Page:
For example, Wall-E wants you to pick up some trash and plant some trees in his home kingdom before he moves into your village, while the rat from Rattatouille requires you to help him cook and set up a real restaurant in your valley.
But there is more!
Then you build a home for these oddities, and then they are suddenly part of your daily life.
It doesn’t stop there though, as each figure also has ten friendship levels you can unlock. This works by spending time with them, giving them gifts, cooking for them, completing quests they give you and talking to them
Fortunately, the well-known and beloved Disney characters not only talk about you and your problems, but also interact with each other and react to things happening in the world around them.
It’s by no means very deep – no conversation lasts more than a handful of text boxes – but it’s consistently charming and full of references. The dialogue is also surprisingly well written, with a lot of wit, personality and understanding of what makes these characters so appealing.
Seeing Merlin ask Wall-E what drives the little robot, hearing Uncle Skrew comment with skepticism on Urusula’s plans, and sympathizing with Mickey missing Minnie is extremely rewarding for an old Disney heart.
The graphic style is lovely and colourful, and makes the various characters fit like a glove in this universe; while the music, which is mainly new interpretations of notes from the films, is unbearably cozy.
Basic game core
Beneath the Disney joy is also a surprisingly competent “life simulation” game. One of the first things you get is a house you can live in and renovate, while after a couple of simple missions you also get four essential tools: hoe, spade, watering can and fishing rod. And that’s really all you need to get started properly.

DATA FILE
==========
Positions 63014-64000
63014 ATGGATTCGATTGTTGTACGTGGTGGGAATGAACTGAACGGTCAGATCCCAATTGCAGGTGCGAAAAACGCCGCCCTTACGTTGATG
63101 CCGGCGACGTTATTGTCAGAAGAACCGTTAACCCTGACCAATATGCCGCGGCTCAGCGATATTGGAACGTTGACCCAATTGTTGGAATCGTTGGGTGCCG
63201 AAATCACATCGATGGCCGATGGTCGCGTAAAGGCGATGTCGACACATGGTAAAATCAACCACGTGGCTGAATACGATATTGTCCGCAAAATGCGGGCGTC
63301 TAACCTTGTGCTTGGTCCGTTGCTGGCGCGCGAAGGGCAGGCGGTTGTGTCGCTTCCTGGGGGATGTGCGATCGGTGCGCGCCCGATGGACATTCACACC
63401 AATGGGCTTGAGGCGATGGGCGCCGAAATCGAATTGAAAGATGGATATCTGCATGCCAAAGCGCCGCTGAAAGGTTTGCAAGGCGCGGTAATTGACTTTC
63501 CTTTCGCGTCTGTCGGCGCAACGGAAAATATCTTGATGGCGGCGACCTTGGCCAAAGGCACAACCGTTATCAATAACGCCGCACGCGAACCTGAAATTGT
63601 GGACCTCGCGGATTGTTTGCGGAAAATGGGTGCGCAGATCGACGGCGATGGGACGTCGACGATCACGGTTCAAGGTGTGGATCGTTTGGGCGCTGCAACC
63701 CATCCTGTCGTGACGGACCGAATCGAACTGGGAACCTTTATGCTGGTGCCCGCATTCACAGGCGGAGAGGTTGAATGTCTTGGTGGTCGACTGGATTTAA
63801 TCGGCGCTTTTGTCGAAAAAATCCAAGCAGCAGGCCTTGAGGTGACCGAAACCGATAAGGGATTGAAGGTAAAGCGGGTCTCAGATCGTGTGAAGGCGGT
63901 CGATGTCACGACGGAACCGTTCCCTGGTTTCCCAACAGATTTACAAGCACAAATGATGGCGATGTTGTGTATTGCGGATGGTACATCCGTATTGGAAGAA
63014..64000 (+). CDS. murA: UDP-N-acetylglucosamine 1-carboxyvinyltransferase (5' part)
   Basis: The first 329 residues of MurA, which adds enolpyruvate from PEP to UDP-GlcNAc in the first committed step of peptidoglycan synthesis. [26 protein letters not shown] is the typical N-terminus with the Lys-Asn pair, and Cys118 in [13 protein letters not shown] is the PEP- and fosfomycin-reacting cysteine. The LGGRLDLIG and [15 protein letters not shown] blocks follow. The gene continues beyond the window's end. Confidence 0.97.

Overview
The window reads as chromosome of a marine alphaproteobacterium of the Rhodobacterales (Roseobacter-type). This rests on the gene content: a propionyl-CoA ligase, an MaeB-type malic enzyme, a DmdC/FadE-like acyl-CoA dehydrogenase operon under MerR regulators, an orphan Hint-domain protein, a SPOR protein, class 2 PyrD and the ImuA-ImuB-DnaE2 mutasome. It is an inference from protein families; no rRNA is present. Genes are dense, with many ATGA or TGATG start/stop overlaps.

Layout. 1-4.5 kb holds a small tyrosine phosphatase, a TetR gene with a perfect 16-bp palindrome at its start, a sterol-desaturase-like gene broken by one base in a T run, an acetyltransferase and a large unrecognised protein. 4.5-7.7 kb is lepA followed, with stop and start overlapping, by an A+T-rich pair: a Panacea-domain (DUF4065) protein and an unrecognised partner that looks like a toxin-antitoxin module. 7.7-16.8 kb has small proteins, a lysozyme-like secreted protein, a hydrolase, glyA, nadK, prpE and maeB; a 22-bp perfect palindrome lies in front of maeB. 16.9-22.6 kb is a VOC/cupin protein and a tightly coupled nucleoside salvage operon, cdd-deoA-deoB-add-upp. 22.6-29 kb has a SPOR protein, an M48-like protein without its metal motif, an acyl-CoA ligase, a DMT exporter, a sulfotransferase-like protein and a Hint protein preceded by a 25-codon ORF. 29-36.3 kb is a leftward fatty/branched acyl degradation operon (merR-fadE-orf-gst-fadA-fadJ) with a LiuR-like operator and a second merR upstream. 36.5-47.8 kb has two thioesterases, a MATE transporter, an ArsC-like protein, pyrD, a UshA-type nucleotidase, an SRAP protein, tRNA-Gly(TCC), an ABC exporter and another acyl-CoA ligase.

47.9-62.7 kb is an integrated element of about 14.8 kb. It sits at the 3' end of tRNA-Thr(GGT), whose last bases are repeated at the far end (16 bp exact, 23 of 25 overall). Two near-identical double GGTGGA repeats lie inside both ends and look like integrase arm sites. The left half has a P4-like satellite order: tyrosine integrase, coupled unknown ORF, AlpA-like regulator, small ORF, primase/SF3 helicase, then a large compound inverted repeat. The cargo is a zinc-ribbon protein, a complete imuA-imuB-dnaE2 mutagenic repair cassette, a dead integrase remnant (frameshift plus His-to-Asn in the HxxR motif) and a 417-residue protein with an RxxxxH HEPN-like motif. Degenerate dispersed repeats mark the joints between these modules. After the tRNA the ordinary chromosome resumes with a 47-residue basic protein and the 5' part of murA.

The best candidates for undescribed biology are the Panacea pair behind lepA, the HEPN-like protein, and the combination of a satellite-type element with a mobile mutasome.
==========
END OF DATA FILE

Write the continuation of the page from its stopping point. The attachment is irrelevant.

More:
The basic mechanics of the game consist of running around the valley and doing small and large errands for the creatures you meet along the way. As part of the renovation process, one has to plant vegetables, cook in the kitchen, dig for precious stones and fish in the sea.
You can also dress up, upgrade your equipment, open completely new parts of the valley and decorate both outdoors and indoors. These are fairly basic issues, and technically it rarely gets more involved than this.
The core of the game instead lies in a rather quirky mission system, where each of the characters in the game has specific challenges and corresponding rewards for the player. This too is mainly based on the basic systems, whether you find equipment for a fleet Goofy works with, help in Mickey’s garden or explore a cave down by the water’s edge in search of the sea witch.
Here, too, the Disney characters are the extra motivator, and I’m constantly looking forward to seeing what the various characters have to offer next, whether it’s a new item of clothing, brand new dialogue or a way to unlock the next character in the row.
Early Access after all
Of course, everything is not all joy and fun in dreamland, and it is noticeable in several places that this is, after all, an Early Access game. Figures get stuck, the camera sometimes takes on a life of its own, buildings can’t always be moved where you want, and until now there has been quite a bit of trouble with “dreamshards”.